Cars.com News Briefs: March 26, 2012
March 26, 2012
Here's what we have our eye on today:
- Correspondent Steve Kroft of CBS' "60 Minutes" interviewed Chrysler CEO Sergio Marchionne, who recounted arriving in early 2009 to 54,000 employees fearful of liquidation. The report aired Sunday night. Marchionne told CBS "there wasn't a CEO in the world from the car side that would have touched this with a 10-foot pole." He called Steve Rattner, who headed the federal government's auto task force that ultimately oversaw $6 billion in U.S. Treasury loans to GM and Chrysler, a "brutally tough" negotiator. His biggest fear? That Chrysler will bungle a redesign, which the automaker could ill-afford a year ago. Today, Marchionne says Chrysler could "take the pain" of a single botched car.
- GM plans to shift more vehicle production to low-cost countries like Poland, Russia, China, India, Mexico and Brazil, says German magazine Der Spiegel via Automotive News. Citing a company document, Der Spiegel said GM will close two European plants and import more cars from Mexico, Korea and China to the continent by 2016. With European production at least 20% higher than demand, GM's European units — including Opel — lost $747 million in 2011.
- Bloomberg News reports California startup Fisker is looking to gather around $1 billion from private investors by the end of this month to continue retrofitting a shuttered GM plant in Wilmington, Del. Missed deadlines on the Delaware facility earlier this year had federal regulators blocking the automaker from $336 million in remaining Energy Department loans. Fisker plans to build a model in Delaware to expand its lineup beyond the $102,000 plug-in Karma, which is built in Finland. It still needs about $100 million in private funding to hit the $1 billion mark, Bloomberg says.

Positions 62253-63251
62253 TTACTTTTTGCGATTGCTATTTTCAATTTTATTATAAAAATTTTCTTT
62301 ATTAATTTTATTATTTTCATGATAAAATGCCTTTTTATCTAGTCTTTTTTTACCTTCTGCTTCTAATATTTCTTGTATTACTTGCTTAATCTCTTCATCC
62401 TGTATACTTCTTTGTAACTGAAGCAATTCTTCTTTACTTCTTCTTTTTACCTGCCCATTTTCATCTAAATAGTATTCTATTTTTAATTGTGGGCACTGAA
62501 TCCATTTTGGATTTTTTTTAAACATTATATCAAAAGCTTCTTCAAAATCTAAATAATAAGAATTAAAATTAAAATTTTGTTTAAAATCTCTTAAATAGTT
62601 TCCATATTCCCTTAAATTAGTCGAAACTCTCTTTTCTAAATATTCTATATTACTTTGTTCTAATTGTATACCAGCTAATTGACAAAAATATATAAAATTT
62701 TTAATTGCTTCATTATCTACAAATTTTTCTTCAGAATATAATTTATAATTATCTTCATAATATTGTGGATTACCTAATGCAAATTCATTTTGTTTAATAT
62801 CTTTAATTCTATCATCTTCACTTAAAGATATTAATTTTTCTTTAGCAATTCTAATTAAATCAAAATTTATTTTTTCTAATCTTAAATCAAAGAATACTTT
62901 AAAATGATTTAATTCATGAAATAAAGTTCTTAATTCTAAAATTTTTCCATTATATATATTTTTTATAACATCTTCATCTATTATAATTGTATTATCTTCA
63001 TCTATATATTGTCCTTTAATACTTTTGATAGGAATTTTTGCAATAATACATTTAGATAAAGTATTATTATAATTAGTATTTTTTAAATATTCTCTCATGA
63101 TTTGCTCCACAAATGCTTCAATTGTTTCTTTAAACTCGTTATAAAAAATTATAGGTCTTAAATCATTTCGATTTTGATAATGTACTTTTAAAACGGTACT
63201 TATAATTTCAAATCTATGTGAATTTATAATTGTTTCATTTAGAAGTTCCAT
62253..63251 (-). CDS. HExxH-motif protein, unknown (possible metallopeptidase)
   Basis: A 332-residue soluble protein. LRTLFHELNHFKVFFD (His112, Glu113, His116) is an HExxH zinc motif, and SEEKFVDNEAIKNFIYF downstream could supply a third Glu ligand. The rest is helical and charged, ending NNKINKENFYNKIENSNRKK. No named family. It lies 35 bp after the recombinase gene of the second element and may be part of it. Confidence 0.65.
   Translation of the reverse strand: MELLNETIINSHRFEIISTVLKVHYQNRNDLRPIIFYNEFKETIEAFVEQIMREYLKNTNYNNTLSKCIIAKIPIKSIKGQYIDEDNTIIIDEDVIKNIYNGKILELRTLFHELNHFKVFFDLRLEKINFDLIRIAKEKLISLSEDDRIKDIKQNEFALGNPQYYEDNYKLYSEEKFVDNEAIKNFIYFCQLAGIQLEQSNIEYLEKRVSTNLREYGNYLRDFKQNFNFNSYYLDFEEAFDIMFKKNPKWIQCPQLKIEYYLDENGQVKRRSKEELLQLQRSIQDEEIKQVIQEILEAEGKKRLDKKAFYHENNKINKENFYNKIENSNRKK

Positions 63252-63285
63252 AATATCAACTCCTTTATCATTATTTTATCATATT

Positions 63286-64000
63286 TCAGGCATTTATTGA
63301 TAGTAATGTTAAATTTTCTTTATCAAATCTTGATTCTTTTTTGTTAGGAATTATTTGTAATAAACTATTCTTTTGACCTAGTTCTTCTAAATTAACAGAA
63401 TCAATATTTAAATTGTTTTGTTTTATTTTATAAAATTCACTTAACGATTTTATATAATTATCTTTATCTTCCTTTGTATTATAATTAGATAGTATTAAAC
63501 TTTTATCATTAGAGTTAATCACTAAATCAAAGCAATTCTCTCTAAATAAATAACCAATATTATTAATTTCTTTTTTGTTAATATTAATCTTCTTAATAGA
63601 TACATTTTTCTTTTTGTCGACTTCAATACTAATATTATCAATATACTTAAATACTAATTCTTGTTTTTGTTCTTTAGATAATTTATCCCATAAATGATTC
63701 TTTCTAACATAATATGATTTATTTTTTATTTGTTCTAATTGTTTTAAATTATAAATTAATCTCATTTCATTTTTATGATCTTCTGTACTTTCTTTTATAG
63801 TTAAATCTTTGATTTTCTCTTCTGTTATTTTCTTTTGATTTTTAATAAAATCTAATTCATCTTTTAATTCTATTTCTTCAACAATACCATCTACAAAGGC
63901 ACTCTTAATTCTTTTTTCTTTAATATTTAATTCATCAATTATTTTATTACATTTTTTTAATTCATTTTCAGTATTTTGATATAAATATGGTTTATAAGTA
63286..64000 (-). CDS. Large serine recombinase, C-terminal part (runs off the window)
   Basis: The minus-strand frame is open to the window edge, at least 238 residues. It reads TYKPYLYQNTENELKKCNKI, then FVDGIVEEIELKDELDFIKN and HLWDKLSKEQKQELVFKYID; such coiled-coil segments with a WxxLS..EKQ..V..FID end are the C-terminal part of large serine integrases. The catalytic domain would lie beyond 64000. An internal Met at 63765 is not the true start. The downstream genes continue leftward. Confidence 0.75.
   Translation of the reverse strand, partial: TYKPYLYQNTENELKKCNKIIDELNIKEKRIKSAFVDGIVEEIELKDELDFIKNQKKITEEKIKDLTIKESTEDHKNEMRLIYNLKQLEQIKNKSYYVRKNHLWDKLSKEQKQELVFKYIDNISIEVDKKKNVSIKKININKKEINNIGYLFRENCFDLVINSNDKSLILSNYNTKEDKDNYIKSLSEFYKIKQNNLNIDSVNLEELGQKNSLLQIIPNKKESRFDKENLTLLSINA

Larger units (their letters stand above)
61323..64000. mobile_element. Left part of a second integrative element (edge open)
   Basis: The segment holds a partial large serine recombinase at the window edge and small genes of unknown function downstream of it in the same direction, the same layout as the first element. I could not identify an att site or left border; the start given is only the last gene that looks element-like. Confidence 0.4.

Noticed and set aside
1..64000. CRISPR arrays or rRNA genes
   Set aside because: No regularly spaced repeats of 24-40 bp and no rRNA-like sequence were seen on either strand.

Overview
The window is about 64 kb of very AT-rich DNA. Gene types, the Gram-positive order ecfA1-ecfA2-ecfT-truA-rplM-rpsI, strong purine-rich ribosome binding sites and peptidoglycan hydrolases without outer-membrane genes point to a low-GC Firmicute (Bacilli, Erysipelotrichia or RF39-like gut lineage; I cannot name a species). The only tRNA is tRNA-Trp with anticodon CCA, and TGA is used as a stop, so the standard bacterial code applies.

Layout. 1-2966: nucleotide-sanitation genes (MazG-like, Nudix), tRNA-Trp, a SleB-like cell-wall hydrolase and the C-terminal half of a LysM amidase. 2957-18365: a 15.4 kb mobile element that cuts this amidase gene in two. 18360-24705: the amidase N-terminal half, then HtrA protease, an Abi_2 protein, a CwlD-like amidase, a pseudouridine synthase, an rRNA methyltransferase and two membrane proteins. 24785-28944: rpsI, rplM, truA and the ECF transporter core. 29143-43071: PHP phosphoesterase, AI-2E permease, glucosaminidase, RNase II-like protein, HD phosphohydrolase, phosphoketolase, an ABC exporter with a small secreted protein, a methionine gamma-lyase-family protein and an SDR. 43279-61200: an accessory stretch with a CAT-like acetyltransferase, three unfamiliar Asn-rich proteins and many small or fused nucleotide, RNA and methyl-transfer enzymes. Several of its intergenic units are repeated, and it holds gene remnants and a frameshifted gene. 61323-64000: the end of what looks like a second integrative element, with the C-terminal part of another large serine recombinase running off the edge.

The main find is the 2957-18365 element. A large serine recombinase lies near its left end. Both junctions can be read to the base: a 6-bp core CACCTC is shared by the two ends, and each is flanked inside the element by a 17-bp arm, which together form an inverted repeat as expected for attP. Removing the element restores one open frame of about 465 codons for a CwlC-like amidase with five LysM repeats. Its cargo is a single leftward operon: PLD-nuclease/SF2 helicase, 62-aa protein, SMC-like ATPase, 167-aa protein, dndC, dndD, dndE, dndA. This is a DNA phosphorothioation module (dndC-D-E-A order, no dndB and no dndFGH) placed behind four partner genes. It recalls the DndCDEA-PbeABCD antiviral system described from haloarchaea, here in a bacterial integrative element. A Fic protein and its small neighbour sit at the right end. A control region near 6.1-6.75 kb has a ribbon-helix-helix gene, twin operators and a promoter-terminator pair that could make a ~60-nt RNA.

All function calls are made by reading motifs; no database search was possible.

- GM subsidiary Vauxhall will launch a less-expensive version of the Ampera, a twin to the Chevrolet Volt, in England, according to England's Autocar magazine. Including government subsidies, the base Ampera will start at £29,995 — about £2,255 under the Ampera's cheapest trim today, Autocar says. There's no word whether the U.S. will see a less-expensive Volt along the same lines, but the price of the less-expensive Ampera — still nearly $48,000 at current exchange rates — makes chances slim.
Senior Consumer Affairs Editor Kelsey Mays likes quality, reliability, safety and practicality. But he also likes a fair price. Email Kelsey